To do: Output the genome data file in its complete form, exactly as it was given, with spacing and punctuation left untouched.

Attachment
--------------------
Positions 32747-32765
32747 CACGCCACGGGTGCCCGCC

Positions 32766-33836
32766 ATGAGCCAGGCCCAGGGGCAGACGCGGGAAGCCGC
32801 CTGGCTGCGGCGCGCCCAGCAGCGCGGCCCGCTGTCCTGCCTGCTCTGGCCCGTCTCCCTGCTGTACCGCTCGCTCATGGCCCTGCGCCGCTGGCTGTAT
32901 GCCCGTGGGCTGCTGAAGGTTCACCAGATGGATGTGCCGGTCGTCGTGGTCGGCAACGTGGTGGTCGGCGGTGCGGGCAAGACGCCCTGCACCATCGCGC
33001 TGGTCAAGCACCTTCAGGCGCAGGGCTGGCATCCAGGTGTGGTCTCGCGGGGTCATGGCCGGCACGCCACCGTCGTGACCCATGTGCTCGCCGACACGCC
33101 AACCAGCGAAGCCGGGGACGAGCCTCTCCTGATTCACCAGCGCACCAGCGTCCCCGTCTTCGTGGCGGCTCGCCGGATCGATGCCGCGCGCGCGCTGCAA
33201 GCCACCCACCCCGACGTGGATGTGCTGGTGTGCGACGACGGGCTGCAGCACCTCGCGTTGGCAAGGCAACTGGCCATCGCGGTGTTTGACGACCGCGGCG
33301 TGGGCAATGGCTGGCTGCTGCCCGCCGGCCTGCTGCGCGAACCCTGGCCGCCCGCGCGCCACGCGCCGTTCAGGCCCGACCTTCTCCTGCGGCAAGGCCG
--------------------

Positions 32747-32765
32747 CACGCCACGGGTGCCCGCC

Positions 32766-33836
32766 ATGAGCCAGGCCCAGGGGCAGACGCGGGAAGCCGC
32801 CTGGCTGCGGCGCGCCCAGCAGCGCGGCCCGCTGTCCTGCCTGCTCTGGCCCGTCTCCCTGCTGTACCGCTCGCTCATGGCCCTGCGCCGCTGGCTGTAT
32901 GCCCGTGGGCTGCTGAAGGTTCACCAGATGGATGTGCCGGTCGTCGTGGTCGGCAACGTGGTGGTCGGCGGTGCGGGCAAGACGCCCTGCACCATCGCGC
33001 TGGTCAAGCACCTTCAGGCGCAGGGCTGGCATCCAGGTGTGGTCTCGCGGGGTCATGGCCGGCACGCCACCGTCGTGACCCATGTGCTCGCCGACACGCC
33101 AACCAGCGAAGCCGGGGACGAGCCTCTCCTGATTCACCAGCGCACCAGCGTCCCCGTCTTCGTGGCGGCTCGCCGGATCGATGCCGCGCGCGCGCTGCAA
33201 GCCACCCACCCCGACGTGGATGTGCTGGTGTGCGACGACGGGCTGCAGCACCTCGCGTTGGCAAGGCAACTGGCCATCGCGGTGTTTGACGACCGCGGCG
33301 TGGGCAATGGCTGGCTGCTGCCCGCCGGCCTGCTGCGCGAACCCTGGCCGCCCGCGCGCCACGCGCCGTTCAGGCCCGACCTTCTCCTGCGGCAAGGCCG